The North Korea Problem: Diplomacy, not Bluster, Should be America’s Plan


It sounds like something out of a sitcom: North Korea, headed by a dictator with delusions of grandeur, conducts a missile test. The President of the United States responds by calling said dictator “rocket man,” scoffing at mention of treaties. This, however, has become the reality of U.S.-North Korea relations. Presidents Donald Trump and Kim Jong-Un, both volatile men with their own agendas, head countries whose values are by nature pitted against each other—democracy versus dictatorship, capitalism versus communism—a confrontation seems imminent. Despite efforts by the United Nations and U.S. political advisors, it does not seem likely that Trump plans on offering an olive branch anytime soon. North Korea and the United States appear to be on an escalating collision course, and the U.S. government must take action immediately if that collision is to be averted.

Primarily, Trump must cease his late-night tweets and angry speeches. Though his antics may seem comedic, Trump plays a dangerous game with the volatile Kim, as Kim may be incensed enough to initiate violence if Trump continues to blatantly insult him. Trump must instead take a diplomatic, professional stance toward North Korea. Trump in particular must be sure to keep his private sentiments to the side in order to further American interests—namely, avoiding a nuclear confrontation, which seems less likely as Kim’s threats against America increase. With two erratic men in charge of some of the world’s most powerful nuclear stockpiles (though the full extent of North Korea’s weaponry is unknown), it only makes sense that diplomacy, and not Twitter tirades, will mend the broken relationship between the nations.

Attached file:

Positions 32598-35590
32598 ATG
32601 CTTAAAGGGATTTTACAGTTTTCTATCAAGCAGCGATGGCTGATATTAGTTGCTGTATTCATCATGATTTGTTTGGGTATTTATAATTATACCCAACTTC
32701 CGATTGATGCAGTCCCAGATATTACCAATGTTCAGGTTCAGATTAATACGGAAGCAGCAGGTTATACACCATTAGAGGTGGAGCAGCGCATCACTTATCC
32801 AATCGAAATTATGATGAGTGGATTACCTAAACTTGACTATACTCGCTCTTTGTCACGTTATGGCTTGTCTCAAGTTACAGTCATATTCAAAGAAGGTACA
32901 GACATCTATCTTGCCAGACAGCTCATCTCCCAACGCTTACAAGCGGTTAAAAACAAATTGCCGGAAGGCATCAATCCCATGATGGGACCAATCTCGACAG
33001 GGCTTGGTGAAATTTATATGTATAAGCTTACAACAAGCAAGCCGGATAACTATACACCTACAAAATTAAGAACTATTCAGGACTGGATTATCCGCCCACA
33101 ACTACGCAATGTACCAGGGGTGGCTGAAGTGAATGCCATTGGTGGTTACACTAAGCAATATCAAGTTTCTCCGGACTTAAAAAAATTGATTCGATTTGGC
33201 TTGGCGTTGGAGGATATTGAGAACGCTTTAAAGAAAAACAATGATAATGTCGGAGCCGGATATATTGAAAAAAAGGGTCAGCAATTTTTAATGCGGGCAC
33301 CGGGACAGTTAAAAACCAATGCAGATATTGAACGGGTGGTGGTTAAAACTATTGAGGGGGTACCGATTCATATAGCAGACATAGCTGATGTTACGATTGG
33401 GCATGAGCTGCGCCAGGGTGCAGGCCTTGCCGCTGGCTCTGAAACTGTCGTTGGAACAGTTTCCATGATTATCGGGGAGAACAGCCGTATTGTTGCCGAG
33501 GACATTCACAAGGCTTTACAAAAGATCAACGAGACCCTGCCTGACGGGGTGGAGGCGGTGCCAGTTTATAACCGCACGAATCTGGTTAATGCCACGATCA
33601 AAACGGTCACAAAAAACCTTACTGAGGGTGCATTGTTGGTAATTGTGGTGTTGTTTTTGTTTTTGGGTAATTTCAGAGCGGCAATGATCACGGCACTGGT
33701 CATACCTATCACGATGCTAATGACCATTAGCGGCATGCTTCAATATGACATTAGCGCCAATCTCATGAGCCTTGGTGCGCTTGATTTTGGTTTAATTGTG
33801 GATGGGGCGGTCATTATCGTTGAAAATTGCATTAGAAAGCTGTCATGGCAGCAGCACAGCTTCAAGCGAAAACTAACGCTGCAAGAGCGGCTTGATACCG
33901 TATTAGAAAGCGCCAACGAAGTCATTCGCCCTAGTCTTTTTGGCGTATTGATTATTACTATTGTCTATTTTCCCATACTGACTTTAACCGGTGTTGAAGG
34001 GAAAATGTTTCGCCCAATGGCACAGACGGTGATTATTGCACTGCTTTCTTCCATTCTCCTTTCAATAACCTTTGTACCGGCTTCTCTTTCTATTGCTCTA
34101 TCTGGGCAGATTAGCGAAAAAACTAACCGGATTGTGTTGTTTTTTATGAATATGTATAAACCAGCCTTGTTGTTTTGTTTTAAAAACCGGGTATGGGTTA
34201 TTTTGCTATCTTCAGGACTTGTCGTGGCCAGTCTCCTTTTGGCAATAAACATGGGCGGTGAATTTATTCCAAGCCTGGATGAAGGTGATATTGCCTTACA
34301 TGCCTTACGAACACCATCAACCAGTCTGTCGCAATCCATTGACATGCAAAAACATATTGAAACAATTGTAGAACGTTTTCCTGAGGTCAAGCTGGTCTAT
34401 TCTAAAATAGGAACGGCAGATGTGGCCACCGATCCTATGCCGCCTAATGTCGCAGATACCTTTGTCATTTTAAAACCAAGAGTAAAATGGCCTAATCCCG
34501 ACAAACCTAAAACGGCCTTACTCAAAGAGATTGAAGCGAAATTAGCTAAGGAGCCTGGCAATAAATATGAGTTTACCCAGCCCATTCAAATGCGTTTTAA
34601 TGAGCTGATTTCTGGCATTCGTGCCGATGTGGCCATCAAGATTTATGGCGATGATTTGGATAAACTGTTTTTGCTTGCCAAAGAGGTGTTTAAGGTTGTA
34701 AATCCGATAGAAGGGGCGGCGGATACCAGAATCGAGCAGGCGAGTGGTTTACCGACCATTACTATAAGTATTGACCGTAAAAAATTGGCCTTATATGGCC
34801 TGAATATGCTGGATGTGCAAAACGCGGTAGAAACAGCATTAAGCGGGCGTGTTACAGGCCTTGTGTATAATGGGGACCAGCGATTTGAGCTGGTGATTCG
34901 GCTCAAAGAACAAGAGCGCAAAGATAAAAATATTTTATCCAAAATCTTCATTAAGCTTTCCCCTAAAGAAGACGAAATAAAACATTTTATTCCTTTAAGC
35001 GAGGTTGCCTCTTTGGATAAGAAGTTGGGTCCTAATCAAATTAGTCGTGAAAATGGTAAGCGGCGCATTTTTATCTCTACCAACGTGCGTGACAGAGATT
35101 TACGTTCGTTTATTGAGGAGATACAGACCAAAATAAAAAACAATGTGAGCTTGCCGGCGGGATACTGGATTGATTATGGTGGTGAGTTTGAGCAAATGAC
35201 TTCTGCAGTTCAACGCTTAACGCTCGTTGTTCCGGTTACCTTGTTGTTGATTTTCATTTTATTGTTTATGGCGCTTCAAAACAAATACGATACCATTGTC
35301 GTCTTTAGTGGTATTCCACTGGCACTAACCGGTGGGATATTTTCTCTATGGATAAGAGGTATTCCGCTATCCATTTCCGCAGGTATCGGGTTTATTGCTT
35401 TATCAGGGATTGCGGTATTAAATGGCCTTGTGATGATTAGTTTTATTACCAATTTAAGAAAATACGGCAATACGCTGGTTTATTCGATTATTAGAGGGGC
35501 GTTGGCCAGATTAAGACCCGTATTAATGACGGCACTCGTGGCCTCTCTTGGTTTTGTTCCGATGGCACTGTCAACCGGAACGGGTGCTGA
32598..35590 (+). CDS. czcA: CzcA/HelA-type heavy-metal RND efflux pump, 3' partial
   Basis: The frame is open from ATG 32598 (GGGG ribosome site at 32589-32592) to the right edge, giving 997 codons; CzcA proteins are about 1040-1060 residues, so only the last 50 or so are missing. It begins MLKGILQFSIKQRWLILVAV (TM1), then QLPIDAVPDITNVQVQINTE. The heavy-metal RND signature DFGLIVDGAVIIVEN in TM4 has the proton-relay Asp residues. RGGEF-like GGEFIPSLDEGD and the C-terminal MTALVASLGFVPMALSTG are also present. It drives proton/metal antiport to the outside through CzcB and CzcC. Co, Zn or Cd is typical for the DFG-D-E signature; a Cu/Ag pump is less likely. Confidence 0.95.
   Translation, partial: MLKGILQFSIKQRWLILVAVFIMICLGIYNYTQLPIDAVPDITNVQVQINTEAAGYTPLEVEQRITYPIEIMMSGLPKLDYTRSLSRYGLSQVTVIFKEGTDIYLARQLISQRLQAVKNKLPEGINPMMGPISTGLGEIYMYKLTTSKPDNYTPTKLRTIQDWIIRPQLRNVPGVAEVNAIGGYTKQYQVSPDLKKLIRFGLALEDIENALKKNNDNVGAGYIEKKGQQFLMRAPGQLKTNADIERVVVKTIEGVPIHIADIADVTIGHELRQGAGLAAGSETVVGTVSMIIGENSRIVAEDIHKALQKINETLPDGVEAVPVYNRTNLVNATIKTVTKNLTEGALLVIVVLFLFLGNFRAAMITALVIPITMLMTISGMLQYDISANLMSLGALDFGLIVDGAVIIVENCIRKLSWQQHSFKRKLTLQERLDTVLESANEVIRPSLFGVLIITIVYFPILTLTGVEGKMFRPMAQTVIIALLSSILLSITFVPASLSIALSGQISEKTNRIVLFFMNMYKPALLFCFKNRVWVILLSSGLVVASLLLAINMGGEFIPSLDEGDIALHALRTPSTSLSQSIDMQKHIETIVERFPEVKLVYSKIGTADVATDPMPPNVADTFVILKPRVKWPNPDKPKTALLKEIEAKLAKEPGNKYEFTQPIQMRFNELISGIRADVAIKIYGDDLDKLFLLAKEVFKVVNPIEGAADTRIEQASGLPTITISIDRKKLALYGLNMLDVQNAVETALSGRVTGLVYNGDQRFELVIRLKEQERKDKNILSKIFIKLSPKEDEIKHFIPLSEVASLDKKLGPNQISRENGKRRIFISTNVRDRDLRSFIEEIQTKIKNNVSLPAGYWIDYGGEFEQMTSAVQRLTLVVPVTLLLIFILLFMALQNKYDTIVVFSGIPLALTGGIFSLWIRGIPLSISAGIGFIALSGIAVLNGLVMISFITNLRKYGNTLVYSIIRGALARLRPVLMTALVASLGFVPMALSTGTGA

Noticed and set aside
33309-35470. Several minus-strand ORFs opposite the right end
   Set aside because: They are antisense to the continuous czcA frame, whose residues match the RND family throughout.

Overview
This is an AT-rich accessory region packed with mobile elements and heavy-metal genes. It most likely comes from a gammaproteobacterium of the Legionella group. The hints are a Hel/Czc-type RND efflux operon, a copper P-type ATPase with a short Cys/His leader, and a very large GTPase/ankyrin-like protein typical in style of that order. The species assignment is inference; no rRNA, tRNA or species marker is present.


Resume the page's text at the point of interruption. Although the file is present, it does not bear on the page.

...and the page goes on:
One of the simplest ways to neutralize North Korea’s nuclear presence is to work closely with other countries to ensure that North Korea is contained and will not receive outside assistance. To do this, Trump must encourage China, North Korea’s most important ally, to put pressure on them. This can be done by furthering the United States’ strong relationship with China. Increased economic sanctions would force North Korea to make amends with the greater world, as it is unlikely they can sustain themselves given their agricultural hardships, and would likely force them to a middle ground. The American government should also reach out to powerful European leaders, such as German Chancellor Angela Merkel, to determine how best to neutralize North Korea and even engage in peaceful diplomacy. A nuclear North Korea endangers the entire world, not only America; thus, the rest of the world, especially strong manufacturing nations who could provide North Korea with potentially dangerous materials, must continue to work to appease the country as soon as possible.

One of President Trump’s favorite quips is that, if North Korea were to attack the United States, he would immediately retaliate and obliterate the small country. This worldview, however, does not take into account the danger that countries like South Korea and Japan would face, given their proximity to North Korea—not to mention the extreme loss of life that would result if nuclear war were to break out. Without the formation of a treaty or a neutralization of North Korea’s nuclear power, the name-calling that Trump is engaging in currently could quickly lead to mass murder. When Trump took office, he pledged to protect the United States from outside threats; he must tread carefully where North Korea is concerned in order to make good on that vow.